Fire crews trained on buildings learn to fight wildfires at Wildland School in Molalla

More than a hundred firefighters from 25 agencies across Oregon are training for the Metro Advanced Wildland School.
Published: Jun. 9, 2023 at 5:38 PM PDT
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MOLALLA Ore. (KPTV) - More than a hundred firefighters from 25 agencies across Oregon are training for the Metro Advanced Wildland School in Molalla.

In the training course, 125 structural firefighters are learning techniques to fight wildfires using real flames.

Deputy Fire Chief Ricard Saalsaa of Philomath Fire & Rescue said it’s one thing to talk about fire, and another thing to face real flames.

“So this gives the opportunity to people who’ve never been able to experience fire upfront, to see how it behaves and how to effectively put the fire out,” Saalsaa says. “When you’ve got buildings and things of that nature, you’ve got people that they deal with. Out here there’s maybe livestock and stuff like that but for the most part, it’s the forest that’s on fire.”

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Hands-on training is more important than ever because of the different elements such as wind, humidity as well as terrain. One of the exercises on the docket, practicing the art of setting a fire on slash piles using drip torches.

“To be able to set a fire so it back burns against the fire that’s coming towards you. That creates an area that is already burned and so there’s nothing left for the fire to burn through,” Saalsaa says.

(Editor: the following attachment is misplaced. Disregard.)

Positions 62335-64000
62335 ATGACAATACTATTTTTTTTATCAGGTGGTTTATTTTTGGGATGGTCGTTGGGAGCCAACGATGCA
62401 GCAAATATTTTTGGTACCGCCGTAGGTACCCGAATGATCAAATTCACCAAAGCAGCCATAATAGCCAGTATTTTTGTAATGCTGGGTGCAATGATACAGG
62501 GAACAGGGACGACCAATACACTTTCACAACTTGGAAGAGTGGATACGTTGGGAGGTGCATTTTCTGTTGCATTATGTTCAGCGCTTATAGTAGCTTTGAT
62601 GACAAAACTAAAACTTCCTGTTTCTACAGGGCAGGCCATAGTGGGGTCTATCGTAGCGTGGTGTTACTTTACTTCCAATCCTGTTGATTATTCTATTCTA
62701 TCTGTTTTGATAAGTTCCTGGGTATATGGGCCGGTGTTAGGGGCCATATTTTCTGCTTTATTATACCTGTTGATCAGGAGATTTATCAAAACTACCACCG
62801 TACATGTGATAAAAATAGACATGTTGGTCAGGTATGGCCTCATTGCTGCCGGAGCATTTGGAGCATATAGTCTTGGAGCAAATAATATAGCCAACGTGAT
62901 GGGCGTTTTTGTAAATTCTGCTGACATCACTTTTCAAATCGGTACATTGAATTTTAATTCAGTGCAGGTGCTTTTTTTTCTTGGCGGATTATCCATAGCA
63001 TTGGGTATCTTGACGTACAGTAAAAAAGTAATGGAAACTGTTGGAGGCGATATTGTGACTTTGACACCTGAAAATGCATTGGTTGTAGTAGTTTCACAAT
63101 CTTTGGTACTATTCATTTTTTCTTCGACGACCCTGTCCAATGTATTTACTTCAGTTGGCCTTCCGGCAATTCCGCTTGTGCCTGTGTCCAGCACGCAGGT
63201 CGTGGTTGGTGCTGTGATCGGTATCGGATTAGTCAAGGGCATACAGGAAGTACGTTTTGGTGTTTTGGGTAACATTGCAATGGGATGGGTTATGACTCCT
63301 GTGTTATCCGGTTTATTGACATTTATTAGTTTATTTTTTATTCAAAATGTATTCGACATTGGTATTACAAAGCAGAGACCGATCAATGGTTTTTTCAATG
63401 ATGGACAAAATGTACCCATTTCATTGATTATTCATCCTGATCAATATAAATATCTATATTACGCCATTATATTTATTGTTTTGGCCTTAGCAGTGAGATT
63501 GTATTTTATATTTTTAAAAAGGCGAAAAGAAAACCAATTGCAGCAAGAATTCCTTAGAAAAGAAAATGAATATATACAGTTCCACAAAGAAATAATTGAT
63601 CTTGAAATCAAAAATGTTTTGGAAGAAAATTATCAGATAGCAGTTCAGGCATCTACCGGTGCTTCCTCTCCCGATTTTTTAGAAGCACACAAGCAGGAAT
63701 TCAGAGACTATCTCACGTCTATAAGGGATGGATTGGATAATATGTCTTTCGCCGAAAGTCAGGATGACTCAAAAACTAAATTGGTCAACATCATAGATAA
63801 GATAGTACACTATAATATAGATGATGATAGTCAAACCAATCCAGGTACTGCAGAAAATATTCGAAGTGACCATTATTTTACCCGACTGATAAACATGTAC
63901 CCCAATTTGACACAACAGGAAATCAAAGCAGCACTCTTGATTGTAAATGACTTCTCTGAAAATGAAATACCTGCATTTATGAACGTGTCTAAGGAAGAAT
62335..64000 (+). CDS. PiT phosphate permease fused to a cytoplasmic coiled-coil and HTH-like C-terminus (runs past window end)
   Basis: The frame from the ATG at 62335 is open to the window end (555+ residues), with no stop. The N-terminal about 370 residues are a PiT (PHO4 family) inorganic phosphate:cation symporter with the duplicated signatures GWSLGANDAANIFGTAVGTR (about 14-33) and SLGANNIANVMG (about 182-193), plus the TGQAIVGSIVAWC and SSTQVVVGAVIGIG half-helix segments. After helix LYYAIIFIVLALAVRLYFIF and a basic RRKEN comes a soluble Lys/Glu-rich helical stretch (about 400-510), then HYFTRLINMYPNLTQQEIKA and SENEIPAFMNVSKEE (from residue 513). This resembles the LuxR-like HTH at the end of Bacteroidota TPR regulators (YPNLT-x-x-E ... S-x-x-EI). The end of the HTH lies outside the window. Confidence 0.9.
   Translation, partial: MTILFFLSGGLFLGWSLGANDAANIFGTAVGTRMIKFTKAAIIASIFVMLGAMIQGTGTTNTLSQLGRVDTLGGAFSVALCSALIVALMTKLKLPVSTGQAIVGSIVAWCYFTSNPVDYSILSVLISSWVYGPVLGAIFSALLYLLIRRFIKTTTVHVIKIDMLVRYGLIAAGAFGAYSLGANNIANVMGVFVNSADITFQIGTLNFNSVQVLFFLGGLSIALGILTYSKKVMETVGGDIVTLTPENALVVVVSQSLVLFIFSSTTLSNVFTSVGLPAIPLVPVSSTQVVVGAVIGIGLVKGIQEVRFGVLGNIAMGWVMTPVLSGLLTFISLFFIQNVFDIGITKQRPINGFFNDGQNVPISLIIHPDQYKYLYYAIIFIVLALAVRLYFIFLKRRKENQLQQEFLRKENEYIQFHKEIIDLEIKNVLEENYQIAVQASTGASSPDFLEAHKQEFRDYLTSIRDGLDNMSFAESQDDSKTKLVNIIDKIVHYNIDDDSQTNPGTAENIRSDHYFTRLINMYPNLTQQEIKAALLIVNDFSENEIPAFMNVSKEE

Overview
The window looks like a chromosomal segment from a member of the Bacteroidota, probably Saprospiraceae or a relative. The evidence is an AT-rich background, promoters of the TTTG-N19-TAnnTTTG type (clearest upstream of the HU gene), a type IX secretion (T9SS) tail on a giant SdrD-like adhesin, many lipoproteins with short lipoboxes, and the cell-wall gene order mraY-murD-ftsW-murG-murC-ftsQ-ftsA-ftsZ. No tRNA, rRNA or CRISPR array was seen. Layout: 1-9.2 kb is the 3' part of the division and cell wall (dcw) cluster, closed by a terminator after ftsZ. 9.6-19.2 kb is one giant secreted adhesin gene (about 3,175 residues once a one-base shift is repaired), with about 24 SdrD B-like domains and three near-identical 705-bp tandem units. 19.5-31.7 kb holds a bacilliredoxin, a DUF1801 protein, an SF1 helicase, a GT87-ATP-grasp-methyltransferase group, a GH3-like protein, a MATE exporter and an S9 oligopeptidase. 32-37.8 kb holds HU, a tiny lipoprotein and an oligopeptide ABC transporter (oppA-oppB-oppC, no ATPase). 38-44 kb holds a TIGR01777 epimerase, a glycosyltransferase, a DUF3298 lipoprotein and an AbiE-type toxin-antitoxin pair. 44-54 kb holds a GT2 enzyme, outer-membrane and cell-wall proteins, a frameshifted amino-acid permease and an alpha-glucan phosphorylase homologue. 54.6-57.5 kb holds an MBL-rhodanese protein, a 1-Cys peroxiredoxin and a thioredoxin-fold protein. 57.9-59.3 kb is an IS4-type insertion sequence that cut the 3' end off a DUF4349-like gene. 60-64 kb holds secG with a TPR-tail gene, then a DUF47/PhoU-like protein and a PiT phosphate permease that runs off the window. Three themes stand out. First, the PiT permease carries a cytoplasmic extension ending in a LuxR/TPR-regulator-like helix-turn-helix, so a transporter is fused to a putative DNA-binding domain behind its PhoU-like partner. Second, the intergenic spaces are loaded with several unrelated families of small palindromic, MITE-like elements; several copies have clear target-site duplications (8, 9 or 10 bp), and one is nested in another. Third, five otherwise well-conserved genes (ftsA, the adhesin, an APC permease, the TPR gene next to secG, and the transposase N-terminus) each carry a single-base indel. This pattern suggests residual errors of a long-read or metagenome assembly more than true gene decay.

Captain Rachel Brozovich with Keizer Fire District said firefighters also learn radio communication and coordination skills. In one exercise, they learn the best way to communicate via radio to a helicopter doing waterdrops with 110 gallons of water.

“We’re describing what they might encounter. For one, they have to find us,” Brozovich says. “They need kind of some landmarks, so whether that’s trees powerlines. When a water drop happens, there is some hazard to personnel on the ground. So that back-and-forth that takes place is the mostly to do with the approach, where we want the bucket to drop.”

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Every year during training is another opportunity to improve and be ready for those real-life emergencies.

“We’re always constantly evolving we’re always using our feedback and what happened in the last season to improve our practices and really develop those best performance measures that we can take,” Brozovich says.